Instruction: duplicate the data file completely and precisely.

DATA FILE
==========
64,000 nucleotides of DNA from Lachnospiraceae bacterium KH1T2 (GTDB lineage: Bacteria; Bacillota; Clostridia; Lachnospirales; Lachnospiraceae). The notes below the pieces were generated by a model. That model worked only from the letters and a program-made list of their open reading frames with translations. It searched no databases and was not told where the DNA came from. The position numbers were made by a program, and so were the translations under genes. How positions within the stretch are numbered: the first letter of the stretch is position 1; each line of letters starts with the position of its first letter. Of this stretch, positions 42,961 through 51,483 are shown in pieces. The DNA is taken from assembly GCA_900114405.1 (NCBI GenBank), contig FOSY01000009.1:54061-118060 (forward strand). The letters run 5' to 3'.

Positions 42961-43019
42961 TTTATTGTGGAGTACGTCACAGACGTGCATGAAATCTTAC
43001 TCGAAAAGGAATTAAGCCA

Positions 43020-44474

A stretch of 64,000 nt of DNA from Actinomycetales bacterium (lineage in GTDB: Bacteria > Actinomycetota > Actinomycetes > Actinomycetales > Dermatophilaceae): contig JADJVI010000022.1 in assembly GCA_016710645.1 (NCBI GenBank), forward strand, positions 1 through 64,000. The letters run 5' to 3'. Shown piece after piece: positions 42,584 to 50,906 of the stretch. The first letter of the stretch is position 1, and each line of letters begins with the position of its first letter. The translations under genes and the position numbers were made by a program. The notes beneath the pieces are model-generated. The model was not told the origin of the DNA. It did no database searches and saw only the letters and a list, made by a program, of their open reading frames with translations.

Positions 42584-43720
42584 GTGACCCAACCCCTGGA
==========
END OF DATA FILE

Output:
64,000 nucleotides of DNA from Lachnospiraceae bacterium KH1T2 (GTDB lineage: Bacteria; Bacillota; Clostridia; Lachnospirales; Lachnospiraceae). The notes below the pieces were generated by a model. That model worked only from the letters and a program-made list of their open reading frames with translations. It searched no databases and was not told where the DNA came from. The position numbers were made by a program, and so were the translations under genes. How positions within the stretch are numbered: the first letter of the stretch is position 1; each line of letters starts with the position of its first letter. Of this stretch, positions 42,961 through 51,483 are shown in pieces. The DNA is taken from assembly GCA_900114405.1 (NCBI GenBank), contig FOSY01000009.1:54061-118060 (forward strand). The letters run 5' to 3'.

Positions 42961-43019
42961 TTTATTGTGGAGTACGTCACAGACGTGCATGAAATCTTAC
43001 TCGAAAAGGAATTAAGCCA

Positions 43020-44474

A stretch of 64,000 nt of DNA from Actinomycetales bacterium (lineage in GTDB: Bacteria > Actinomycetota > Actinomycetes > Actinomycetales > Dermatophilaceae): contig JADJVI010000022.1 in assembly GCA_016710645.1 (NCBI GenBank), forward strand, positions 1 through 64,000. The letters run 5' to 3'. Shown piece after piece: positions 42,584 to 50,906 of the stretch. The first letter of the stretch is position 1, and each line of letters begins with the position of its first letter. The translations under genes and the position numbers were made by a program. The notes beneath the pieces are model-generated. The model was not told the origin of the DNA. It did no database searches and saw only the letters and a list, made by a program, of their open reading frames with translations.

Positions 42584-43720
42584 GTGACCCAACCCCTGGA